Featured Classic

1979 Pontiac Firebird Trans Am

For the most part, the late 70’s were the Bad Old Days, when it came to muscle cars.  Early in the decade, a squeeze play by energy and insurance interests combined to hit the muscle car market like a meteor.  Suddenly, the cars that ate the most fossil fuels turned into dinosaurs themselves, and you know what happened to them.  Muscle cars didn’t become extinct, exactly, but they certainly were an endangered species.  Most of the era’s prime specimens were destined to show up in museums and collections decades hence, like so many stuffed predators. 

If the pilot light wasn’t completely out by the late Seventies, it was turned down so low that you could barely see the light.  Pontiac was one of the few brands keeping the flame alive by building performance models. In the beginning of the decade, the 400 c.i.d. V-8 in the 1970 Firebird Trans Am was rated at 345 horsepower.  By 1979 - the year of our featured, Atlantis Blue ‘bird – the power rating of the top, available Trans Am motor was down to 220. Granted, the earlier number was a gross rating, and the latter was net. But, by any measure, time had taken its toll on muscle cars.  Most ’79 T/A’s packed the Olds 403 V-8, rated at 185 hp.  All of the year’s special, 10th edition Trans Am models were equipped with the 6.6L, 220 h.p. 400 (it was also available on standard T/A’s, like our featured car).  Mainstream Formula Firebirds got a 2v/150 h.p. version of the 301 c.i.d. V-8.  That motor would return under the hood of a limited run of Indy Pace Car edition.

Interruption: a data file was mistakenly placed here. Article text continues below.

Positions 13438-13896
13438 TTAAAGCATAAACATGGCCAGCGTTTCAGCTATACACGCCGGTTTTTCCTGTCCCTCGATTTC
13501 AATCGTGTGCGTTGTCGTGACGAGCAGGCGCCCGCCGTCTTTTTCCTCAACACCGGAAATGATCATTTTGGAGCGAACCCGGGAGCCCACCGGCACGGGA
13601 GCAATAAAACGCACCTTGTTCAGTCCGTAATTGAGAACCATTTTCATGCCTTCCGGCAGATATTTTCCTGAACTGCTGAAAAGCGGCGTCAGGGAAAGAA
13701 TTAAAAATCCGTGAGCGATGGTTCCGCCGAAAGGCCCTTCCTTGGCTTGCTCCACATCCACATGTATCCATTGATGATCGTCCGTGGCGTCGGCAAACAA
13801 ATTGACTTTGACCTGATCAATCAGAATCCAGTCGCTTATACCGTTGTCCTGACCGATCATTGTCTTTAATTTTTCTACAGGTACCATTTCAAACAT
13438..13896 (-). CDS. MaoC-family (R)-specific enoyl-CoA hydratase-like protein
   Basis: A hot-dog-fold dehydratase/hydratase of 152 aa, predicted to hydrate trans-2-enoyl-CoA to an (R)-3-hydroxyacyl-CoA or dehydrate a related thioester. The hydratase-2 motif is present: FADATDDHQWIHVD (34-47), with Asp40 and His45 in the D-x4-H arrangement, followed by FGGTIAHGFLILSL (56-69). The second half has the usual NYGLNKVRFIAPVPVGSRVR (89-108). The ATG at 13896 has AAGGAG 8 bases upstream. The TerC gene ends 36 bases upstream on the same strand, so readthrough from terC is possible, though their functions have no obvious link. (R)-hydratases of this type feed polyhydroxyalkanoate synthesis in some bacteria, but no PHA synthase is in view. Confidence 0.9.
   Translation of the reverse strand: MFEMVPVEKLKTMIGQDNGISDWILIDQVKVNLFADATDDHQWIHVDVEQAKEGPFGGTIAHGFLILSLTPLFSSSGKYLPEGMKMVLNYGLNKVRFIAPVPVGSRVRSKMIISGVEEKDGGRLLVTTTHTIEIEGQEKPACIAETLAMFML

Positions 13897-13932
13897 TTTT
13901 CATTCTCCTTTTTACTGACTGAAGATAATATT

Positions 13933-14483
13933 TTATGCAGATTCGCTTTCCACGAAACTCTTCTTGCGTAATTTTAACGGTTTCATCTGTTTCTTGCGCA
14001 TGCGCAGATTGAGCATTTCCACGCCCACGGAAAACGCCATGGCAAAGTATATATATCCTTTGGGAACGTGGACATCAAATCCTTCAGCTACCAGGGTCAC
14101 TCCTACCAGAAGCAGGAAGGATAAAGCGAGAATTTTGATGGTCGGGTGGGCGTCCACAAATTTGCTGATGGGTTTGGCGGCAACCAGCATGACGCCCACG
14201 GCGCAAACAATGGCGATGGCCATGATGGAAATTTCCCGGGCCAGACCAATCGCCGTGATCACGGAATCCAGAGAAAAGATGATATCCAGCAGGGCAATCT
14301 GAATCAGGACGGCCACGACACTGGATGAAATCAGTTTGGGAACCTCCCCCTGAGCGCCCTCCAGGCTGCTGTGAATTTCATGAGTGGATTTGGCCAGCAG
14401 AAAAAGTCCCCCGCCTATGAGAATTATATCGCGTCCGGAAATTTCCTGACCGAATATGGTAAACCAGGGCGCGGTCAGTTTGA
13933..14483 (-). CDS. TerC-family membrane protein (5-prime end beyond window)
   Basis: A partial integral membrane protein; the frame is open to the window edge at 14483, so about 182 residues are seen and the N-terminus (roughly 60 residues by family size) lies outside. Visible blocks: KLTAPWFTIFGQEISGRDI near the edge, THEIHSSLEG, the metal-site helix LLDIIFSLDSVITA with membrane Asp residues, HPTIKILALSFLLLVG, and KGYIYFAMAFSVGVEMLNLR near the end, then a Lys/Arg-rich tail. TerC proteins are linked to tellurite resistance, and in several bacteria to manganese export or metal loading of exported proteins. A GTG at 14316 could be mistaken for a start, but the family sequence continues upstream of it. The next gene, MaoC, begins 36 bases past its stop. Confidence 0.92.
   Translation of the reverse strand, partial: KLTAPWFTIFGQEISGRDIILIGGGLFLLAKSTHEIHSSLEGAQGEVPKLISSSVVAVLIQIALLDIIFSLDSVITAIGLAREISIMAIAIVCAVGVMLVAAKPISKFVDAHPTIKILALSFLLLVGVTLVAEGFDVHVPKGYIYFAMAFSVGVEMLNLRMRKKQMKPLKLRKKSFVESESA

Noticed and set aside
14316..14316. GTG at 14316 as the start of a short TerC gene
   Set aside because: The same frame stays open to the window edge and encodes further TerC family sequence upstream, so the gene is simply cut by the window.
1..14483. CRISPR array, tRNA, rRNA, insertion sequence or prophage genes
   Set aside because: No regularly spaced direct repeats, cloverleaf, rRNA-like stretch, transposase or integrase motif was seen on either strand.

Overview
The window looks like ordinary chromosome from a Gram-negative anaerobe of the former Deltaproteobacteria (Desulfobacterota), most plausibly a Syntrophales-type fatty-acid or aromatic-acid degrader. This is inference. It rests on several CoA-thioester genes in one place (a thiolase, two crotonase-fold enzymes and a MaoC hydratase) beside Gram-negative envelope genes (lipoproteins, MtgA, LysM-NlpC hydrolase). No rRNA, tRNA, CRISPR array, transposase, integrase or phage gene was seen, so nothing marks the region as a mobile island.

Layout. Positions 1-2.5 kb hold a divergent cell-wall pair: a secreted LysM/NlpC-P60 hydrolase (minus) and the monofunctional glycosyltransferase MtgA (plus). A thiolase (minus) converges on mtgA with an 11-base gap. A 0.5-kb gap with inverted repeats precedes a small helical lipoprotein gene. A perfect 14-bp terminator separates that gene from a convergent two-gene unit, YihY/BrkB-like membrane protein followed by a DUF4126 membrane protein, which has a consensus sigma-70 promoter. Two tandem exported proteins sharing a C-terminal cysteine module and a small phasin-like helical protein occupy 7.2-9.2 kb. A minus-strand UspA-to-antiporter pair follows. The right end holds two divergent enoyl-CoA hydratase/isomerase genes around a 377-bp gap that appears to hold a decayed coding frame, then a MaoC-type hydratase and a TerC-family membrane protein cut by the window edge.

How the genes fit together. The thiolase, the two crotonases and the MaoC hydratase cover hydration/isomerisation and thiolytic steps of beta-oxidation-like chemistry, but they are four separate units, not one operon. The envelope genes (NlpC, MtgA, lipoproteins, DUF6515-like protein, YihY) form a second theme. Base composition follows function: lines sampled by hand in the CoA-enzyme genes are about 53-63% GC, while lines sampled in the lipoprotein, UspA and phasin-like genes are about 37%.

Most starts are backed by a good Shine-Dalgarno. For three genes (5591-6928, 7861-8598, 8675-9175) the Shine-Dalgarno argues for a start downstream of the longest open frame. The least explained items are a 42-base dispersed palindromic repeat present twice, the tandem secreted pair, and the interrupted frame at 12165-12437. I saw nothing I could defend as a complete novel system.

​A face and tail lift for 1979 gave Firebirds from this era a distinctive look.  Quad headlights were relocated into recessed, rectangular pods. The lamps framed a wide, no-grille nose section, which replaced the former, tapered beak.  A fan tail spoiler on the rear deck showcased full-width taillights.  The lights had a blackout look, when not in use.  While Trans Am was selling more sizzle than steak by the late 70’s, it sure was still selling.  The looks remained hot, and in an age where all cars had lost a step, Trans Am was fleeter afoot than most.  In 1979 - years after most muscle nameplates had been put out to pasture - Pontiac sold over 117,000 Trans Ams.  That’s more TA’s than Pontiac sold from 1970-76 combined, and the highest, single year sales total of Firebird’s flagship in the car’s history.